An honorable mention goes to a drink unique to Vietnam – the egg coffee. A lot like Indonesia’s STMJ, this is a raw egg whisked and whisked and whisked, blended with coffee and sugar and turned into a thick, mildly-sweet, almost pastry-cream drink. A lot like the flavored cream that comes before ice cream. The egg and coffee mixture floats on top of a lake of coffee in the cup, and the flavors between the two are in high contrast. The cream is rich and sweet, the coffee is thin and bitter. Drinking all of the egg mixture without realizing that more coffee lies beneath leaves a now very bitter last taste. It’s better to mix the two a bit. We only tried it once, in a hard to find single-room cafe looking out over the lake in Hanoi. Daily drink this is not, but it was a terrific treat.
Lastly are the infinite variations on the espresso style, all of which are available almost anywhere visitors go in Vietnam. There the delicious taste and aroma of the Vietnamese coffee really gets to shine, unhindered by the almost candy-like levels of sugar found in the other drinks. In this setting the taste is mildly bitter but very deep, with several layers of earthy, sour, and chocolaty flavors that come out at different times. The great taste of the coffee alone doesn’t mean there isn’t room for more desert – we tried an affogato for the first time in a coffee bar in Dalat which cut a nice middle ground between condensed milk and plain coffee, neither too sweet nor too bitter.
You know how some cities have an iconic ‘thing’, the likes of which you can’t find anywhere else? Something like the Hollywood Sign of Los Angeles, the Sagrada Familia of Barcelona, or the Opera House in Sydney. That’s what Hang Nga Crazy House is to Da Lat. An ever-growing, organic architectural feat, the twenty-seven year old structure is the child of Dang Viet Nga, an architect who found inspiration in the natural beauty surrounding the city. It opens its doors on weekdays, allowing visitors to explore the structure’s winding paths, snaking staircases, and baffling rooms. And it’s a one-of-a-kind place, in part because almost anywhere else in the world it would have accrued hundreds of building code violations. Watch your head while you take in the magic.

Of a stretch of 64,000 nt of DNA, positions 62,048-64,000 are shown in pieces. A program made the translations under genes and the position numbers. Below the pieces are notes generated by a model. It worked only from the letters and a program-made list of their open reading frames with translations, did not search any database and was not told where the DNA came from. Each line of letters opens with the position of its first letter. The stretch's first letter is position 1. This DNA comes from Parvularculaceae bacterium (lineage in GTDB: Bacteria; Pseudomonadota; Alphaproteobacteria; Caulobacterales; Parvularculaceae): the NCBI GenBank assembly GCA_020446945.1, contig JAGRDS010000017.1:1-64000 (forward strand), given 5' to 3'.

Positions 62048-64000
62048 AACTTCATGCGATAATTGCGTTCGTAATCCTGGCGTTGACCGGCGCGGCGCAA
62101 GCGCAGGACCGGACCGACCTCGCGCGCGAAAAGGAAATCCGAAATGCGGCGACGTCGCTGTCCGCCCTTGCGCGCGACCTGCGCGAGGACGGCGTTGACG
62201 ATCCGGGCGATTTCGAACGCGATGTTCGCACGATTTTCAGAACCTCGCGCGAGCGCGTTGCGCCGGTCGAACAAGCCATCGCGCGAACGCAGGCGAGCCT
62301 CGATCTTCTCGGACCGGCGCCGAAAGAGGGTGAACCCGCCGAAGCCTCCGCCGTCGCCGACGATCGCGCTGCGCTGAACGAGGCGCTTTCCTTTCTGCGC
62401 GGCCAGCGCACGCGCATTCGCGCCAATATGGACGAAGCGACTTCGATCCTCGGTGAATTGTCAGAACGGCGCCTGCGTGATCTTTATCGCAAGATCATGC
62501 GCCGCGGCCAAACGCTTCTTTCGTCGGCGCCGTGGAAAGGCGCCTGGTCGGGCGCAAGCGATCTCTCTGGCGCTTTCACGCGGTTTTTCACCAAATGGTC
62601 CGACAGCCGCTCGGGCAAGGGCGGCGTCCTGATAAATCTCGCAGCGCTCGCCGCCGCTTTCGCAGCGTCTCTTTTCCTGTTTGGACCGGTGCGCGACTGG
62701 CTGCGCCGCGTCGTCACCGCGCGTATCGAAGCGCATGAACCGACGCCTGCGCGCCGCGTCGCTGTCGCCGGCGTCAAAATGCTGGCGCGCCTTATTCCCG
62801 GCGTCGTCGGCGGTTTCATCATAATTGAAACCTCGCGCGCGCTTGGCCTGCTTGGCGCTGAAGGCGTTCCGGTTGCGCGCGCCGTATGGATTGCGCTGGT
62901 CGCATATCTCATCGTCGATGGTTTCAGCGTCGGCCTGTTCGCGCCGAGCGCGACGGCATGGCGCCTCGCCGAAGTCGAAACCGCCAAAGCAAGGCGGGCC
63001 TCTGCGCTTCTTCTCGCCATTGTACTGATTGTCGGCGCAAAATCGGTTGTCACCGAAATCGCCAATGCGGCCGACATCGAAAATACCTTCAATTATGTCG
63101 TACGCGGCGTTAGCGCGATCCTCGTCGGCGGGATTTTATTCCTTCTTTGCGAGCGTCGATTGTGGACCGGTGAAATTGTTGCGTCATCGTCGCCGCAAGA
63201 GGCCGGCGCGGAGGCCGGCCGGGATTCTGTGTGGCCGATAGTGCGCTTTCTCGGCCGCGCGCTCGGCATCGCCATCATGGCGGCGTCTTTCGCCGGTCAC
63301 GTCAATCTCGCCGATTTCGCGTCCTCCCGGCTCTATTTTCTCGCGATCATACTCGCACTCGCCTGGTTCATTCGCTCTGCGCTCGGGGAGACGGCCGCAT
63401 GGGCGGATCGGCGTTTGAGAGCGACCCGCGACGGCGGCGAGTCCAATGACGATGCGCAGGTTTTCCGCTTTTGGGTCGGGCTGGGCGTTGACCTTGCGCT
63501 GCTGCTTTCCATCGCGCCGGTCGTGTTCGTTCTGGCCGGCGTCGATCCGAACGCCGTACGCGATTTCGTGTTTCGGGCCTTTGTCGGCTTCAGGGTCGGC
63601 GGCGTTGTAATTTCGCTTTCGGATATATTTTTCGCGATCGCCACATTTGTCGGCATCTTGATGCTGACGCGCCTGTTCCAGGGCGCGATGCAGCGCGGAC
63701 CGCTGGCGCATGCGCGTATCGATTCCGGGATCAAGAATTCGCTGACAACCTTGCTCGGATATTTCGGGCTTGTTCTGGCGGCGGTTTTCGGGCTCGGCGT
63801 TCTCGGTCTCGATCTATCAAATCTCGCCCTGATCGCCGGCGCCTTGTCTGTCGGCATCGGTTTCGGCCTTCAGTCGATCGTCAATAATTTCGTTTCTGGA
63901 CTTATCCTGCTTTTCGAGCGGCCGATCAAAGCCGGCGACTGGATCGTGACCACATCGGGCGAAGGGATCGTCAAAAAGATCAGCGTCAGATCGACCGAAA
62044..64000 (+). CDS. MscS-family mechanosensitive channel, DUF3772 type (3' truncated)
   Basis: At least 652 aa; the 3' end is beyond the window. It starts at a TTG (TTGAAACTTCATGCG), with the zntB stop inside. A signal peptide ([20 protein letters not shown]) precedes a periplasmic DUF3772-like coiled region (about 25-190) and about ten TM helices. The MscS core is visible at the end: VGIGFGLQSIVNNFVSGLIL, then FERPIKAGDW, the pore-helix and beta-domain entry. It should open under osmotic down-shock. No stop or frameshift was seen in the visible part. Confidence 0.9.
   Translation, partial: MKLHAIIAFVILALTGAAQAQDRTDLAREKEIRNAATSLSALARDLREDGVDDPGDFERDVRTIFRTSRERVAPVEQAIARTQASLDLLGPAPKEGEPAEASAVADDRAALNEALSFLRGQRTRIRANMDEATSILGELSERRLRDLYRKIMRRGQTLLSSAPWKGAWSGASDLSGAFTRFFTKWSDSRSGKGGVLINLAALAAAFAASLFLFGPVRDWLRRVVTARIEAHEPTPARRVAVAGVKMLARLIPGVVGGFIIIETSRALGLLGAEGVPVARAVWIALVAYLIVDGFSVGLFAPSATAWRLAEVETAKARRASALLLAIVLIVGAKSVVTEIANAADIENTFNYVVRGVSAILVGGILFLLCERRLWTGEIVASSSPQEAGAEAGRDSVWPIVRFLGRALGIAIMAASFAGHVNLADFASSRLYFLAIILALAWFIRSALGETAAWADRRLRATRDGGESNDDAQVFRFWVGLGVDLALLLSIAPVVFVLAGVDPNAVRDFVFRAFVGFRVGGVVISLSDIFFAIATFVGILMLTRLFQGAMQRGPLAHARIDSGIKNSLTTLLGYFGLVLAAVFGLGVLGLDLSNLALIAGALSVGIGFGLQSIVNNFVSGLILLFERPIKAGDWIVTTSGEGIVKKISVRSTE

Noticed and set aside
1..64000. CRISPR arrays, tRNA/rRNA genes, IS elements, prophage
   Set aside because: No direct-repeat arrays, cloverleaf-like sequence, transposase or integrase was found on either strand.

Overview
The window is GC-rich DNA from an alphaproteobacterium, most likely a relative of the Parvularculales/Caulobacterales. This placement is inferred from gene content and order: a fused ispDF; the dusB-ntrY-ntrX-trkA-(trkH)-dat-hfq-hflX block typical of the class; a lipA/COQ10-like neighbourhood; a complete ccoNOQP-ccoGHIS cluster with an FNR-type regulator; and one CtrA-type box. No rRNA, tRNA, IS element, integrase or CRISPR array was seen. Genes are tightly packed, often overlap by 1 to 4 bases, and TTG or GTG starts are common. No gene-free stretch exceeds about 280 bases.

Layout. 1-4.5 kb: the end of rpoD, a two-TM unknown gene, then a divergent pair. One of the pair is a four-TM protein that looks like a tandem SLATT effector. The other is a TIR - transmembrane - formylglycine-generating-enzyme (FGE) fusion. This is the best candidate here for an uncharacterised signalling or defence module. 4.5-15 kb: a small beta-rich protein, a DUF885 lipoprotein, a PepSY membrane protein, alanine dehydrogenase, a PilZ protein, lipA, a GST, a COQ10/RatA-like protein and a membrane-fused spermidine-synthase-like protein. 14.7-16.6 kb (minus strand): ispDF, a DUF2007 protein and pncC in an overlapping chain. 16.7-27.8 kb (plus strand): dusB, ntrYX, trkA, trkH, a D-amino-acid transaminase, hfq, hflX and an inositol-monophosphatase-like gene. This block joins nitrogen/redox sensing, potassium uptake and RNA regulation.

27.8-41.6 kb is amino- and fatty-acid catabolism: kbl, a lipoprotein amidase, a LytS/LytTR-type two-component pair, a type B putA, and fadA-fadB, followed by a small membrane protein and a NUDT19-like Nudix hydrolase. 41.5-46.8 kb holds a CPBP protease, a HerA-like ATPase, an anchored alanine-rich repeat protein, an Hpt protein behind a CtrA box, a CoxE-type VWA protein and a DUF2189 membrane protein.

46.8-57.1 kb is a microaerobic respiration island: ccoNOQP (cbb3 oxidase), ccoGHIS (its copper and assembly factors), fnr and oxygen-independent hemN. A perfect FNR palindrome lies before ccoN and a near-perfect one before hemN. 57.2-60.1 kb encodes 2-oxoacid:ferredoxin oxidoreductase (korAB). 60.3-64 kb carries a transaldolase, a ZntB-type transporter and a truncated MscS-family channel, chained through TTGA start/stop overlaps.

This was my favorite place in Vietnam because of its architectural whimsy, but also because it’s still under construction. Hang Nga Crazy House has already swallowed up two nearby lots that went on sale, and Dang Viet Nga shows no signs of stopping. As we wandered through the labyrinth of passages, we stumbled into sites under construction and some laying fallow, waiting for the artist’s hand. Several artists work on the house at any given time, and they’re excited to show you their art.
Below are our most amazing pictures of Hang Nga Crazy House. It stole my heart with its unapologetic quirkiness and unwavering commitment to the organic form. I’ll have to go back one day to get it. ❤
Want more architectural wonderland? You can find it here, because I don’t know how to embed Flickr Galleries into WordPress yet: https://www.flickr.com/photos/146223950@N02/albums/72157687692351401
If you want to visit Vietnam without the rote tourism, overcrowded cities, and tropical humidity, Da Lat is your city. Situated in the 1,500 m above sea level on the Langbian Plateau, Da Lat (or Dalat) is a year-round temperate getaway for people looking to relax, take in the mountain air, and drink coffee. The primary tourism market here is domestic and the foreign tourists that do make it here are primarily Russian, so don’t expect many English speakers. But several places offer English menus, and paper, a pen, and a smile are all you need to barter in the city’s markets. So pull up a chair and order a coffee, visit the city’s flower garden, or explore Da Lat’s bizarre architectural wonderland.
We’re on to Vietnam, where we’ll spend the next three weeks traveling. Since these posts are retrospective (we were there in April) and Vietnam is a country that gets mixed reviews when it comes to tourism, I wanted to start with this post outlining our overall experience in the country. Here are five impressions we got as first-timers in the country.
It was super-affordable
Excluding the flights into/out of Vietnam, we spent $600 USD a week, or $300 a week per person. While there are South American countries that price similarly, the difference here is we were living a step above the standard backpacker lifestyle: we flew between all our destinations (three flights), we rarely ate at street food vendors, we went to a Starbucks-like coffee shop almost every day, and we paid for two tour packages and a cooking class. We were more like we were upper-middle class tourists here than backpackers.